Carbon intensity vs absolute emissions

World leaders are set to meet in New York in two
weeks time to discuss how best to address global climate change.
High on the agenda will be working out how to wean countries off
cheap fossil fuels while keeping their economies afloat.

A new
by consultancy PwC shows that for all the
politicians’ promises
, the global economy is still far from
being “green”. Current efforts to incentivise cleaner economic
growth are falling short of those needed to avoid dangerous global
warming, it says.

Emissions ‘cuts’

Global carbon intensity – annual emissions divided by GDP – has

fallen by 1.2 per cent
, the report shows. But that somewhat
masks what’s actually happening to global emissions.

Carbon intensity is a measure of how efficiently countries use
their polluting energy resources, such as coal, oil and gas.

So long as a country’s energy sector emissions grow at a slower
rate than its GDP, the carbon intensity of its economy falls. But
although some countries are ramping up renewables, many still rely
on burning large amounts of fossil fuels to drive economic

As a consequence, global emissions have rapidly risen despite
great progress in reducing the energy sector’s carbon intensity, as
this chart shows:

Source: Emissions
from the US Energy Information Administration, GDP
from the World Bank. Graph by Carbon Brief.

As the global economy has grown over the past 25 years, global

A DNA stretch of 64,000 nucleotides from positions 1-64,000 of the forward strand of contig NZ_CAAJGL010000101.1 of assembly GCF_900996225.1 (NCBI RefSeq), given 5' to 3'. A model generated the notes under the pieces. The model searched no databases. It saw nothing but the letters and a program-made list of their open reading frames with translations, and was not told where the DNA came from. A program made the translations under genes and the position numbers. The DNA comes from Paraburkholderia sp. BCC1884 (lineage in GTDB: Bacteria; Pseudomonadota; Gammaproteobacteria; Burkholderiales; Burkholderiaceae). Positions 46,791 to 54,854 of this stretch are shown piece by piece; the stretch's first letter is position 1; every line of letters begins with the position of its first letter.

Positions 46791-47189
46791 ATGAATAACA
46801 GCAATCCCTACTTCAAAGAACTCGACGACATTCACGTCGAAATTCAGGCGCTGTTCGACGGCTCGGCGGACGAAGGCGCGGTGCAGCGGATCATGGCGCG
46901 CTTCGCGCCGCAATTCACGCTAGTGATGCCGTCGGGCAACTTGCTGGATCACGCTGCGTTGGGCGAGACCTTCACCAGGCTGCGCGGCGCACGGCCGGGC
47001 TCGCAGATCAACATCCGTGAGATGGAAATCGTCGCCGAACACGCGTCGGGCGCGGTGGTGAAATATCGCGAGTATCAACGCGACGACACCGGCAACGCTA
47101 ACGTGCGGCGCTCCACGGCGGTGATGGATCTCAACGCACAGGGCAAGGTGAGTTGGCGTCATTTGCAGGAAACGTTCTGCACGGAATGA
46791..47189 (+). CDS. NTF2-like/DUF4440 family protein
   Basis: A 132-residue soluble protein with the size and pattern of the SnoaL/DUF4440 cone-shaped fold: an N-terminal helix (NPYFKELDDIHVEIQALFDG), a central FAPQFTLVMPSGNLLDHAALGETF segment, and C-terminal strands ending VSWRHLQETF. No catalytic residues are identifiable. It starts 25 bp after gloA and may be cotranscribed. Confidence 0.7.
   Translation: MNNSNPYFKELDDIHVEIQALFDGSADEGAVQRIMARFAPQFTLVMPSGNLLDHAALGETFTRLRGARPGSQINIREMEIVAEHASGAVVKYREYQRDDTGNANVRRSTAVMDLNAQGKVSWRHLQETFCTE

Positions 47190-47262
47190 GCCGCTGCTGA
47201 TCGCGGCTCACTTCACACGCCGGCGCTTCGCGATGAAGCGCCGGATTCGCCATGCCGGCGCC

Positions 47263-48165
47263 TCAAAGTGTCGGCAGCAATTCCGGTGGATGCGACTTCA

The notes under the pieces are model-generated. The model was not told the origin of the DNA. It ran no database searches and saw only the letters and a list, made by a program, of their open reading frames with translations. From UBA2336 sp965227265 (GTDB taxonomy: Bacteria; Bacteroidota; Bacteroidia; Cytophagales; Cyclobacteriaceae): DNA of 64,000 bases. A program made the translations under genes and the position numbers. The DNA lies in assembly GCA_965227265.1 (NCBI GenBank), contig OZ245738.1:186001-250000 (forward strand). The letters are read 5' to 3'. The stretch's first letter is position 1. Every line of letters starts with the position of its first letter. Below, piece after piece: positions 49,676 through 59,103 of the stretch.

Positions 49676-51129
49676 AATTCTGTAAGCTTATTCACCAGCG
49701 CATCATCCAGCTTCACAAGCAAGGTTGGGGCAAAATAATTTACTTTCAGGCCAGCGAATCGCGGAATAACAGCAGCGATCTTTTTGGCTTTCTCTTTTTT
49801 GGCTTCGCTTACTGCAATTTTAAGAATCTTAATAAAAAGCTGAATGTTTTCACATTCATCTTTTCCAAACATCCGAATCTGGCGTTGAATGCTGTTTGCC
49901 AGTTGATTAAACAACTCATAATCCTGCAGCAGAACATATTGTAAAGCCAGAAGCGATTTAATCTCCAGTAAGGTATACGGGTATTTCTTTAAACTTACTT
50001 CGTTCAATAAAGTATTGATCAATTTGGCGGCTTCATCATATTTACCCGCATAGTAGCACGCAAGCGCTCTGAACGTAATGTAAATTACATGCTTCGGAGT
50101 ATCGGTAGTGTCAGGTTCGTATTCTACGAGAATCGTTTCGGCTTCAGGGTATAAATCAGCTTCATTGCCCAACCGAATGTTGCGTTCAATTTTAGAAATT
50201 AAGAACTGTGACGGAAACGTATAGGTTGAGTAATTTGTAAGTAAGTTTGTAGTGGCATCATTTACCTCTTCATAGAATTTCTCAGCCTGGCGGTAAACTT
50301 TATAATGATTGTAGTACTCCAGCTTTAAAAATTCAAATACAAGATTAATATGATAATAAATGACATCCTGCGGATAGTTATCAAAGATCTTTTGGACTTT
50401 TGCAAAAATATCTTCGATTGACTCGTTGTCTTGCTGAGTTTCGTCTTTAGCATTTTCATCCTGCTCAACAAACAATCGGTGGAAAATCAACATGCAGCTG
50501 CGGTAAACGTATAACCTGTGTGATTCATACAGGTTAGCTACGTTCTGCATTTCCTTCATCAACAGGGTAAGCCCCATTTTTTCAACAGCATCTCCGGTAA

emissions have risen rapidly. That’s despite many countries
improving their energy efficiency and switching from coal to
less-polluting gas power.

Unless countries get more ambitious about restricting fossil
fuel use, this trend is likely to continue. That’s why the slight
fall in global carbon intensity isn’t particularly good news.

Keeping to two degrees

At this rate, the world could be set to warm by as much as four
degrees above pre-industrial levels by 2100, PwC says.

Politicians have agreed to try and curb warming by two degrees.
For that to happen, countries can’t emit more than
around one billion tonnes of carbon dioxide
, according to the
Intergovernmental Panel on Climate Change’s (IPCC) latest report.
At current rates, the world is likely to have emitted that amount
by 2034, PwC says.

To keep within two degrees, it estimates that global carbon
intensity must fall by 6.2 per cent a year, with the energy sector
being totally decarbonised by the end of the century:


Source: PwC’s
6th Low Carbon Economy Index Report
. Discrepancy from starting
point compared to graph above is due to using different datasets.
PwC does not provide raw data with its report.

That will be a major challenge. Many developing economies,
including India and China, are growing largely thanks to the
availability of cheap, high carbon, fuels such as coal. Even
countries making better progress at cutting carbon intensity, such
the UK
, continue to rely on fossil fuels for much of their

PwC’s report shows just how tough government’s are
finding it to decouple their economies from high carbon energy
systems. For all politicians’ talk of
promoting “green growth”
, the data shows
current policies are largely failing to deliver.